Ever wonder why your computer and your gadgets are driving you mad, and why calling the manufacturer or seller for help seems to make things worse? Perhaps it's because high-tech CEOs have an inflated sense of their customer support skills.
A new survey shows that 75 percent of high-tech titans say their companies provide "above average" customer care.
OK, I'll give you a moment to stop laughing. Apparently, these CEOs don't have to call the standard 1-800 number.
As you might expect, high-tech consumers don't share this perception. To be precise, nearly 6 in 10 respondents told researchers they were somewhat upset or extremely upset with the way their most recent customer service experience was handled, according to consulting firm Accenture.
"That's a rather stark disconnect," said Brian Sprague, who runs Accenture's customer service and support group.
High-tech trouble can be a big time suck for consumers. Another survey released earlier this year concluded that the average consumer wastes 12 hours every month on computer troubles.
And all this high-tech trouble can have unseen consequences. Since people don't believe companies stand behind their products, most (74 percent) turn to friends and family for help, according to a "Cyber Stress" study conducted by Support.com. But that imposition may be straining relationships more than you realize. One in two people surveyed said they'd rather help a friend move than help a friend with a computer problem.
"There is a really high level of frustration out there," said Jennifer Massaro, a spokeswoman for Support.com.
'It's not us'
The phenomenon of gadget madness isn't totally lost on high-tech CEOs, Sprague said. It's just that most executives believe the problems only impact other companies.
"They all think, 'It's not us,' Sprague said. "So we say, 'I understand you think you are great, but let's do a little survey.'" At most firms, the survey shows the same disconnect between what executives and their customers think about service.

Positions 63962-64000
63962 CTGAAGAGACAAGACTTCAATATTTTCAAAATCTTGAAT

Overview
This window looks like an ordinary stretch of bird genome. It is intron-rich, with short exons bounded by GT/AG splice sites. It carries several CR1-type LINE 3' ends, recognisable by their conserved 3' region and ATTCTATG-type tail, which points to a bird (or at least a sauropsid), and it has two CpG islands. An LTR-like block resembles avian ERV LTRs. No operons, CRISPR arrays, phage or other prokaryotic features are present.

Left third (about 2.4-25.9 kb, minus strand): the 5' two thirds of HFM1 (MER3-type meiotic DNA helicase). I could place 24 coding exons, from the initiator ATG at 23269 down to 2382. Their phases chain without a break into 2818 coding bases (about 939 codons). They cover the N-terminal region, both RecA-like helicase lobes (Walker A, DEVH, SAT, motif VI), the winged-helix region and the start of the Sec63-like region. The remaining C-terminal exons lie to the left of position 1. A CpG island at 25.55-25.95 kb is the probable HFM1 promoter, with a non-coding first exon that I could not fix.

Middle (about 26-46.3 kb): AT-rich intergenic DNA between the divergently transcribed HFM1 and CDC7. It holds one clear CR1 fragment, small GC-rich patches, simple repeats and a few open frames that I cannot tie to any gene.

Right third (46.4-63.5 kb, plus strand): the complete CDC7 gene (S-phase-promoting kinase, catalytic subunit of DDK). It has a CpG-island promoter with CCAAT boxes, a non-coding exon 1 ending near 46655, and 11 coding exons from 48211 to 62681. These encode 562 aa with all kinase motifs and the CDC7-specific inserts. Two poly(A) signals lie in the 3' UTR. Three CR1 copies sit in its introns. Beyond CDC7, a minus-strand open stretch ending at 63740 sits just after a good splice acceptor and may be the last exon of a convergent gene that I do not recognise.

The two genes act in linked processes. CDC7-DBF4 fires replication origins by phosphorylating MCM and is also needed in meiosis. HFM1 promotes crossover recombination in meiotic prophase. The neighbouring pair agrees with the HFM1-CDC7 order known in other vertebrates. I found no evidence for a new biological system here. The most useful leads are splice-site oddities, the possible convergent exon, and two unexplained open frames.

The consequences can be severe. Consumers who feel they've been badly treated are incredibly disloyal, the Accenture survey found; 81 percent said they'd purchase from a competitor next time.
Even average treatment isn't good enough -- only 27 percent of those consumers say they'll buy again from the same company.
Budget conscious companies in the ultra-competitive consumer electronic industry are always looking to cut corners, and customer service always seems like a good target. Companies save on employee costs by forcing people to work their way through voice mail systems or by skimping on warrantees. But that's a penny-wise, pound-foolish strategy, Sprague said. The actual cost of providing good customer service -- having a human being answer the phone, for example -- only costs between $10 and $30 per customer. Acquiring new customers is much more expensive. Direct broadcast satellite system firms like DirecTV spend on average about $600 to acquire customers, he said.
Keeping current customers happy is not a new concept -– the problem of churn and customer retention has been studied in business schools for decades. An entire software industry has flourished -- customer relationship management software – to mine databases in search of at-risk customers. Yet so many companies persist in their shortsightedness.
Why? "A lot of high-tech companies are very product-centric, they're all about the latest features and functions," Sprague said. "But they've lost focus on (what happens) after the product is shipped. They have historically focused on cost avoidance. ... The entire customer service organization is an afterthought."
The good news for companies -- and consumers -- is that some firms are finally starting to understand the value of treating consumers well, Sprague said.
The benefits are immediate. Companies that improve their customer service experiences find consumers become immediately loyal -- they are 2.5 times more likely to buy again from the same company. In fact, consumers who have a problem and enjoy a positive customer service experience are actually more loyal than customers who buy a product and never have to call the firm looking for help.
"The benefits of treating people well are pretty dramatic," Sprague said. And so are the costs of treating people poorly.
RED TAPE WRESTLING TIPS
Be a VIP: Fair or not, VIP treatment is real. Many companies think 80 percent of their revenue comes from 20 percent of their customers. "Retention" efforts, such as late fee waivers or special tech support lines, are often focused only on the top 20 percent. When calling for help, tell a representative why you are a valuable customer -- "I've purchased 12 Dell computers in the past 5 years," for example. You'll often get better treatment.
Be less price-centric: You can be penny wise and pound foolish, too. Patronize companies that treat you well, even if their products cost a few bucks extra. When you inevitably have a problem, you'll be glad you did.
Get a human: You can skip past the annoying electronic voice prompts by using secret codes provided by GetHuman.com. While you're at it, patronize companies like LL Bean and Hertz, which pay enough employees to answer the phone.